Many of the players at Saturday's B.C. Lions' free-agent camp in Seattle were from Washington or surrounding states, but defensive lineman Kendrick Payne's football journey has taken him farther afield. Payne grew up in Houston, Texas, but went to Berkeley to play college football at Cal, where he entered as a two-star recruit but went on to beat more highly-touted players. He started eight games for the Golden Bears in 2012, co-led the squad with a career-high 3.5 sacks and earned the team's Bob Tessier Award as its most improved defensive lineman. Now, he's hoping his career will take him to Canada. Payne impressed all day in workouts and was one of the last players left. He said he was happy with his showing at the tryout.
"I feel like it went pretty well for me," Payne said. "I moved well today, I ran pretty good times. It’s an exciting opportunity, especially the thought of getting the chance to go to Canada. It’s amazing."
Payne said that would be just the latest step in his football journey, one he's hoping to press on with.
"I played at Cal, but I'm originally from Houston, Texas," he said. "I played at Klein Forest High School in Houston. I'm from a small town right outside Houston, I've been playing football all my life, and I'm hoping to continue it right now."
Payne said he doesn't know a ton about the CFL, but he's heard good things from those he knows who have played in it.
“I know quite a few people that played, my friend’s dad and some people that mentored me through college," he said. "They told me nothing but great things, so I’m really excited about the opportunity."
One of the main differences between American and Canadian football is the one-yard neutral zone between offensive and defensive linemen at the start of a CFL play (unlike American football where the lines start together), but Payne said he thinks it's not going to be too hard for him to adapt. In fact, he said that change may even help his game.
"Football is football," he said. "As far as the yard off the ball because I'm a defensive lineman, I'll get used to it. A lot of times, you give me a little space...extra space is good for me."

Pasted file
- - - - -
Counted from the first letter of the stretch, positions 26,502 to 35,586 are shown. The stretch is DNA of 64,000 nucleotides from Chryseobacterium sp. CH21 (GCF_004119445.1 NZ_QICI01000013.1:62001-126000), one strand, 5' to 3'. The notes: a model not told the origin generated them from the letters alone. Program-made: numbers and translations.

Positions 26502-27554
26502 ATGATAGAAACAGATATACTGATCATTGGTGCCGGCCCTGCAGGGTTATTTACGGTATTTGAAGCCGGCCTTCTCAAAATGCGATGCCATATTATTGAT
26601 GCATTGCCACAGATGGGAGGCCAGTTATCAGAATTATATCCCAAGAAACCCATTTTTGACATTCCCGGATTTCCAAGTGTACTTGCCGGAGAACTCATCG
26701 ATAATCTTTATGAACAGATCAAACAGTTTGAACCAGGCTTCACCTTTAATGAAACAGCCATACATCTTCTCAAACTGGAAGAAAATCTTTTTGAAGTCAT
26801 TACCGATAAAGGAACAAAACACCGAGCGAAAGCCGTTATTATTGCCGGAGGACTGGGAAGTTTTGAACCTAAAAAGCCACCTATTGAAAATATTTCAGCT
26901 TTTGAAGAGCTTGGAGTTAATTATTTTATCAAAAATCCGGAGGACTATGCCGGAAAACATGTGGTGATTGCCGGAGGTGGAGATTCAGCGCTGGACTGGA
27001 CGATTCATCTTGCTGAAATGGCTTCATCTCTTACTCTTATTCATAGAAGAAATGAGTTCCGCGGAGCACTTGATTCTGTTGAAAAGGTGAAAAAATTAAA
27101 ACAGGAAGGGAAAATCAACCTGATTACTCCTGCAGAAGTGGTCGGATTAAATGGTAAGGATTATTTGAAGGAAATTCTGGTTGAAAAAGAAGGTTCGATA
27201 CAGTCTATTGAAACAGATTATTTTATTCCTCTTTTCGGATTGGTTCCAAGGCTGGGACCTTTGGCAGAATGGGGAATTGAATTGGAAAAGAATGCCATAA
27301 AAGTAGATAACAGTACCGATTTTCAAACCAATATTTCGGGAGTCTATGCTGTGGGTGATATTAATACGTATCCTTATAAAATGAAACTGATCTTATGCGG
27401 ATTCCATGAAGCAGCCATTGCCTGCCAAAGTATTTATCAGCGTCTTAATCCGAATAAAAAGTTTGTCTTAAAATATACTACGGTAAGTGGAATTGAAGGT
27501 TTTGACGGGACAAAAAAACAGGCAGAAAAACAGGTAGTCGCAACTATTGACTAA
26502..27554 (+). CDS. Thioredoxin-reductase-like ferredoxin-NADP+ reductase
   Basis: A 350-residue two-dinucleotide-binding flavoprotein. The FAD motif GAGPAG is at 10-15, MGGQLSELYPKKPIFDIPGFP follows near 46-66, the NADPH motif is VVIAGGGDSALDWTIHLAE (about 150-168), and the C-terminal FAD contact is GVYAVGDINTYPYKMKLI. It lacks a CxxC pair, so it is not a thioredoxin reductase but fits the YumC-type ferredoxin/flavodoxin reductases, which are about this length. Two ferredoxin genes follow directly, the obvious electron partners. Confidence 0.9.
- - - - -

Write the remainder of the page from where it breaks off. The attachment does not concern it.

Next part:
Like Peter Nguyen, Payne is trying to make the pros right after finishing his college career. Unlike Nguyen, though, he graduated last May and stayed at Cal to play football last fall. He picked up a degree in social welfare, and said he wants to go back to school at some point to further his education.
"I plan to go back to school eventually," he said. "That's definitely my fallback plan."
For now, it's very much a fallback plan, though. Payne said he wants to continue with football "for as long as I can go." He was very impressed with how the Lions' coaches ran Saturday's camp, and he thinks B.C. would be a great place to play.
"It was actually better than the NFL camps I went to, it was well-organized, it was quick," he said. "I felt like I was really being evaluated and they really were giving coaching tips. They really put a little bit of an effort into their jobs, which was nice to see. It definitely makes me want to be part of their organization."
Payne has been through plenty of adversity in his football career, including transferring to Klein Forest from a different district, journeying across the country to play at Cal, beating out more-heralded recruits and then dealing with the university's decision to fire head coach Jeff Tedford (a former CFL quarterback) last November. He said all the challenges have helped him become stronger, though, and a chance to continue playing football in the CFL would further his belief that he's blessed.
"It would just mean what I already know, that I'm very blessed, that God is on my side," Payne said. "I thank Him for his love and mercy at all times, because, you know, I've been through a lot of obstacles and it's a blessing to be standing on this field right now. Anything after this is a plus."